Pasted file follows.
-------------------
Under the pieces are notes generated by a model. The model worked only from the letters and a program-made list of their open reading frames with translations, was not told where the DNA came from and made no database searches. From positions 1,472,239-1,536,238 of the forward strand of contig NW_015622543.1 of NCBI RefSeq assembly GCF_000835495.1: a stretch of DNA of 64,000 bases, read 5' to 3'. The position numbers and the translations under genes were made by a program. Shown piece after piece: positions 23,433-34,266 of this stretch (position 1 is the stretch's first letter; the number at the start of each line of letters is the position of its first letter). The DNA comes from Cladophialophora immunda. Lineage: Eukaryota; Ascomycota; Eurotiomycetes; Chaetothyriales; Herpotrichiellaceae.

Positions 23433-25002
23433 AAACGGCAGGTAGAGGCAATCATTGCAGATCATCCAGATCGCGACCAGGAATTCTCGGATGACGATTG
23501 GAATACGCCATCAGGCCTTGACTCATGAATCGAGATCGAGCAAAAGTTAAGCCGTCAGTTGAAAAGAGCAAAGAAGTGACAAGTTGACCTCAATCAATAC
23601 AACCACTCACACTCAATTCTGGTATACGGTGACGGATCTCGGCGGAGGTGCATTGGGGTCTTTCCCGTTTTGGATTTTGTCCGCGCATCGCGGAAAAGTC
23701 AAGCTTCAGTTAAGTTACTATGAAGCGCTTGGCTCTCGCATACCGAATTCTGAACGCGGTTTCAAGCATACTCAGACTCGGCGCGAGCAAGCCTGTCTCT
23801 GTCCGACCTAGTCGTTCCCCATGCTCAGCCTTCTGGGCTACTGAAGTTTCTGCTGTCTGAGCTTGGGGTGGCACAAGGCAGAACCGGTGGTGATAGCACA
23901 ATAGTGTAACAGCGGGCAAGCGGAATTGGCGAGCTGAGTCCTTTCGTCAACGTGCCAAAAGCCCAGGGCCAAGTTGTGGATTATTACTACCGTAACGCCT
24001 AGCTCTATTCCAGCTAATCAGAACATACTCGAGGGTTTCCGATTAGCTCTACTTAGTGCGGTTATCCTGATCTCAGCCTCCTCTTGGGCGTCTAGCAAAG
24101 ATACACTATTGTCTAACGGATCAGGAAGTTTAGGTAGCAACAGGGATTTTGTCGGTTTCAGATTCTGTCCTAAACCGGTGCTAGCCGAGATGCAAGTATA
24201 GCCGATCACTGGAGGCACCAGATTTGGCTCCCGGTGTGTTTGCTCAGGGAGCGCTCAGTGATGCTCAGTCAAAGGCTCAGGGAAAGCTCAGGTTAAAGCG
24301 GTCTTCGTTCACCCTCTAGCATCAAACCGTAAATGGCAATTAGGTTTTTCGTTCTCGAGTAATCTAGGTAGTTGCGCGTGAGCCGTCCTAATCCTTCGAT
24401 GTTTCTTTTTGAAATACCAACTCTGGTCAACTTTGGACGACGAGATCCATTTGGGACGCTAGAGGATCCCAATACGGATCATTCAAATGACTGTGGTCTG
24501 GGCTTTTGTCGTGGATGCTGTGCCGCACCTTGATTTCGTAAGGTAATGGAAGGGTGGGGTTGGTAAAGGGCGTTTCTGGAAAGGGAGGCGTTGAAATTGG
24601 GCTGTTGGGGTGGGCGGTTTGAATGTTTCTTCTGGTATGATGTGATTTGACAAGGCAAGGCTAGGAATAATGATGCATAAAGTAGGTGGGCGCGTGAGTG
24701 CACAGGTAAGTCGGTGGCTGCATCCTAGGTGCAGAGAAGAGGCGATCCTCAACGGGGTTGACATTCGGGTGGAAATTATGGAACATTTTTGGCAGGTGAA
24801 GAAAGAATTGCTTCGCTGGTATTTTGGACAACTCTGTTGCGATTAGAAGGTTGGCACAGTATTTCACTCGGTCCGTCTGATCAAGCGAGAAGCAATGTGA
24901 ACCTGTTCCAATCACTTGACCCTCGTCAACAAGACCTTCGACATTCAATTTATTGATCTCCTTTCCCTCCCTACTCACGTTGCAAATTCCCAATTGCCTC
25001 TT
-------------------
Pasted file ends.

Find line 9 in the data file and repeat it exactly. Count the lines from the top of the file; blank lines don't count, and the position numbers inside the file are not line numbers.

24001 AGCTCTATTCCAGCTAATCAGAACATACTCGAGGGTTTCCGATTAGCTCTACTTAGTGCGGTTATCCTGATCTCAGCCTCCTCTTGGGCGTCTAGCAAAG